The public program for the exhibition David Adjaye: Form, Heft, Material offers of a series of events focused on the current state of architecture and its role in contemporary society.
Developed in conjunction with David Adjaye’s solo exhibition at Garage, the program invites visitors to have a closer look at the ideas and practice of one of the world’s leading architects and see the city we live in from a different angle.
The public program will begin with a conversation between David Adjaye and Garage’s chief curator Kate Fowle. Adjaye will talk about the ideas that inform his practice, the main aspects of his work, the role of architecture in the contemporary world, and the need to draw public attention to cultural heritage.
A series of lectures and discussions taking place throughout the summer will bring together a group of artists, photographers, migrants, and activists who are willing to share their views of Moscow to present an image of the city seen through the eyes of its inhabitants, who are often able to point out things that are invisible on the surface.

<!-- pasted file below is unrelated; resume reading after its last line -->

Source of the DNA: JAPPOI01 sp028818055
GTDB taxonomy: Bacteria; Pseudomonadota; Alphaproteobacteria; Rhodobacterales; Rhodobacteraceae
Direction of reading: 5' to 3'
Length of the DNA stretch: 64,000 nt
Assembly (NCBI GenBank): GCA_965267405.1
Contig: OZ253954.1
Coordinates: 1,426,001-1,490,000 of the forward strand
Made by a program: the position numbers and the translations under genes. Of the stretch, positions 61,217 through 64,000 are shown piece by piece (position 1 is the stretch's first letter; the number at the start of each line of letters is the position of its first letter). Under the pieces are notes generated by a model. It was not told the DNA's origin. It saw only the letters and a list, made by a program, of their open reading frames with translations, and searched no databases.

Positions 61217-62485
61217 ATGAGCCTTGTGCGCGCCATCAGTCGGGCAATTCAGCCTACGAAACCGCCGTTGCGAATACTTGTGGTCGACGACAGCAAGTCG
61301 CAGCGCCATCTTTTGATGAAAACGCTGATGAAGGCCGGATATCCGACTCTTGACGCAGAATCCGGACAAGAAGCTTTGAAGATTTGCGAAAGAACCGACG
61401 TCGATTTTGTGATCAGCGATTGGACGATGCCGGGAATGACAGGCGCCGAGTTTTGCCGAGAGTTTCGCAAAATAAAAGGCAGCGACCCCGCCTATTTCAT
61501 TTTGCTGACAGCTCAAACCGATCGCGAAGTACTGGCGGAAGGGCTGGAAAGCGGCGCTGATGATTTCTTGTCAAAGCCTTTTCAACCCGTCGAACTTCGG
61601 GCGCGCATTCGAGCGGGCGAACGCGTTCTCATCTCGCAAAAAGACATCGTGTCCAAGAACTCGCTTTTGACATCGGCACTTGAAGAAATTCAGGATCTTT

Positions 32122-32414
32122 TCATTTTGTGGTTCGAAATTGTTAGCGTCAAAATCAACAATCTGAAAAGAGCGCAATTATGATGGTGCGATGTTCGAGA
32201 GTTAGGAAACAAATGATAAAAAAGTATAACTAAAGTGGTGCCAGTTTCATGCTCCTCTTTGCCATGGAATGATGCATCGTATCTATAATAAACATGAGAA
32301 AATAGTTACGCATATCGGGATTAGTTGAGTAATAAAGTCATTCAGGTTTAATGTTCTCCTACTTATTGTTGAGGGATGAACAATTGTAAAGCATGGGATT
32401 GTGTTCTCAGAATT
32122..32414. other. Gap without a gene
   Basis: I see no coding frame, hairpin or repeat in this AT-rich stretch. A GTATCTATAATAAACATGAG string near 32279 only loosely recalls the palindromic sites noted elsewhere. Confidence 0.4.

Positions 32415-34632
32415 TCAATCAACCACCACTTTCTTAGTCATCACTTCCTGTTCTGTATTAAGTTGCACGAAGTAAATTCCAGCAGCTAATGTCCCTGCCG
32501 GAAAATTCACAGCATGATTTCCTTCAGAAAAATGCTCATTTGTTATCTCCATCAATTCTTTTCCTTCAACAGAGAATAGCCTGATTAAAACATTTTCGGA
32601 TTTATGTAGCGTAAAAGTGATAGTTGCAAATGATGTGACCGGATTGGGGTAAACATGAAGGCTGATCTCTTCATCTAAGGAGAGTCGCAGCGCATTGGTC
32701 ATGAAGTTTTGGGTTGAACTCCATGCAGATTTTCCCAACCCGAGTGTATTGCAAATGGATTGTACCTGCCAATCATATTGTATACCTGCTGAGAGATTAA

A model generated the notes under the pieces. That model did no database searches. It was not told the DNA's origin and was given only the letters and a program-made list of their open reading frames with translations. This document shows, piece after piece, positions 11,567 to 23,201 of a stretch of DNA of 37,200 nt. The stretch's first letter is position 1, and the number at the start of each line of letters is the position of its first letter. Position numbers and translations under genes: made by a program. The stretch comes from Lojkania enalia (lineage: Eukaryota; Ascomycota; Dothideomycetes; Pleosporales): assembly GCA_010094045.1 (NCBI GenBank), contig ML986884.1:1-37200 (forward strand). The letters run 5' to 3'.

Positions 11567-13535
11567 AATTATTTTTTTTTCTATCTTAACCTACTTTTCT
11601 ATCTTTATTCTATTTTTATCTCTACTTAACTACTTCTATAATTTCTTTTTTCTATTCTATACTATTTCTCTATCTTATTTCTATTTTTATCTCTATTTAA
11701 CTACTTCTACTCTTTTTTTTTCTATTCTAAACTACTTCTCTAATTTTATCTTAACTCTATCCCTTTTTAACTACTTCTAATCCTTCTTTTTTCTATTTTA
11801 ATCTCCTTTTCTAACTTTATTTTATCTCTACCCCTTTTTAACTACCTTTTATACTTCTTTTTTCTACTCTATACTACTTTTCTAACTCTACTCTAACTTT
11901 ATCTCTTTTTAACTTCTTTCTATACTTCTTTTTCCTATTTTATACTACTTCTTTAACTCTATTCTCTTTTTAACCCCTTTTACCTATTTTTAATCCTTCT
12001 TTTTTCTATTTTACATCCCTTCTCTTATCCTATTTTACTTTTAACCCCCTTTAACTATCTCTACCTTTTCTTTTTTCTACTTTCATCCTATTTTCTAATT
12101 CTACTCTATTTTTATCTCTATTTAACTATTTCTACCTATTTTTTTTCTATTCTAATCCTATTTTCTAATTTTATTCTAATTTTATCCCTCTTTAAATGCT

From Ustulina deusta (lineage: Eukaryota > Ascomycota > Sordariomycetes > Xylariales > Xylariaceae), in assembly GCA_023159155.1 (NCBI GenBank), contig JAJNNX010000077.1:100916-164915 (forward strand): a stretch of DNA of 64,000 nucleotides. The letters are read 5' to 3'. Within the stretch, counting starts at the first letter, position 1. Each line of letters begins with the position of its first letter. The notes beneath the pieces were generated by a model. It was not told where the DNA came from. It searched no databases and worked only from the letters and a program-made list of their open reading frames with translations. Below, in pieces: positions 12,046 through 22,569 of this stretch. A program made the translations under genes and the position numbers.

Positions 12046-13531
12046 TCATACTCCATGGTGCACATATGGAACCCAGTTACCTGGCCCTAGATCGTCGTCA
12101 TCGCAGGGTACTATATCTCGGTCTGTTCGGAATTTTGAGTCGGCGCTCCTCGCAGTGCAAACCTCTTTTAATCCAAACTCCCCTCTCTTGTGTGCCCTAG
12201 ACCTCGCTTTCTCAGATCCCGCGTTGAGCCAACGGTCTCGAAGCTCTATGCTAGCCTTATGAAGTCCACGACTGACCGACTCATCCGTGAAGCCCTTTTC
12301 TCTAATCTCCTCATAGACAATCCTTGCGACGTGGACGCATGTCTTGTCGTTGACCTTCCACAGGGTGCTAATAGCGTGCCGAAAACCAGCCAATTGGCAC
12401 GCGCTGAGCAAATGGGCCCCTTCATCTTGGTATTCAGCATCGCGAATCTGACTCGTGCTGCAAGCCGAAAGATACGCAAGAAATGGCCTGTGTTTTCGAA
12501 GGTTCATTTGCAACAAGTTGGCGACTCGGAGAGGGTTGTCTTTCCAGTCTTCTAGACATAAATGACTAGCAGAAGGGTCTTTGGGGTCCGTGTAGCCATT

The architects of MARCH Architecture School will present the research project Asiapolis featured in the exhibition, and talk about and the questions the project has raised, using a specially created map of the world.
A documentary on the life and activism of British sociologist Stuart Hall—one of the pioneers of British Cultural Studies and a leader of the New Left—will be screened at the open-air cinema on Garage Square.
The public program also includes family events. In workshops for children, and adults, participants will learn how to design a façade, draw architectural plans, build models of contained spaces and modular furniture—and work in a group to design a building of recycled materials.
Visitors who come on tours of David Adjaye’s exhibition, will have a chance to learn about the key principles behind his architecture and the materials he works with, look into different stages of design development and make their own architect’s sketches in the exhibition space.
The inclusive program for the exhibition features tours for visitors with various disabilities: Russian Sign Language tours for the deaf and hard of hearing; a series of debate club meetings for blind and partially sighted visitors; and tours involving extra learning materials and visual aids for visitors with developmental disabilities.